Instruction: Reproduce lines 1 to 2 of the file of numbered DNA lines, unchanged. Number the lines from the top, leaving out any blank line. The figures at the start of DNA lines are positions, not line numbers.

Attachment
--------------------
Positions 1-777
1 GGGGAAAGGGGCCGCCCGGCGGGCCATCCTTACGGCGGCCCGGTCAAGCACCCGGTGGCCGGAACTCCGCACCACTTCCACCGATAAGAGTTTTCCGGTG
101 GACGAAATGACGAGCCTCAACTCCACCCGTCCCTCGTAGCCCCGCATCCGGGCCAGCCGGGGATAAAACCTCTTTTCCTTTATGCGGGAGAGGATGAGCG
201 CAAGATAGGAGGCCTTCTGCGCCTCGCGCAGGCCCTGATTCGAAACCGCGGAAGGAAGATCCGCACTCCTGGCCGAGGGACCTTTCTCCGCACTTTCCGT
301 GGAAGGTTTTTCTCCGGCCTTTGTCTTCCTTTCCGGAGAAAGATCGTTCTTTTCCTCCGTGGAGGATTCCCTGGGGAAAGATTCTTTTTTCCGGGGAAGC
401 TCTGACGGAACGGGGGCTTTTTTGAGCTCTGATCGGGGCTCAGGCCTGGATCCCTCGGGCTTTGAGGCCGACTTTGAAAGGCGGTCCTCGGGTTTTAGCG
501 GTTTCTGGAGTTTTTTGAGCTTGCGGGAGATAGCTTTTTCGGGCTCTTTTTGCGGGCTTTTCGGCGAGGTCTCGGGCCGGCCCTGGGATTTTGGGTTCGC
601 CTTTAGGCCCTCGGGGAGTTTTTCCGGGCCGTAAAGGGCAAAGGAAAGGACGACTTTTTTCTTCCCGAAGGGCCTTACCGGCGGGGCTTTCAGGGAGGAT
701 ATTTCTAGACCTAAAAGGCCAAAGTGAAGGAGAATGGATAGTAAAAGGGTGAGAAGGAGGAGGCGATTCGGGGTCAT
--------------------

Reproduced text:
Positions 1-777
1 GGGGAAAGGGGCCGCCCGGCGGGCCATCCTTACGGCGGCCCGGTCAAGCACCCGGTGGCCGGAACTCCGCACCACTTCCACCGATAAGAGTTTTCCGGTG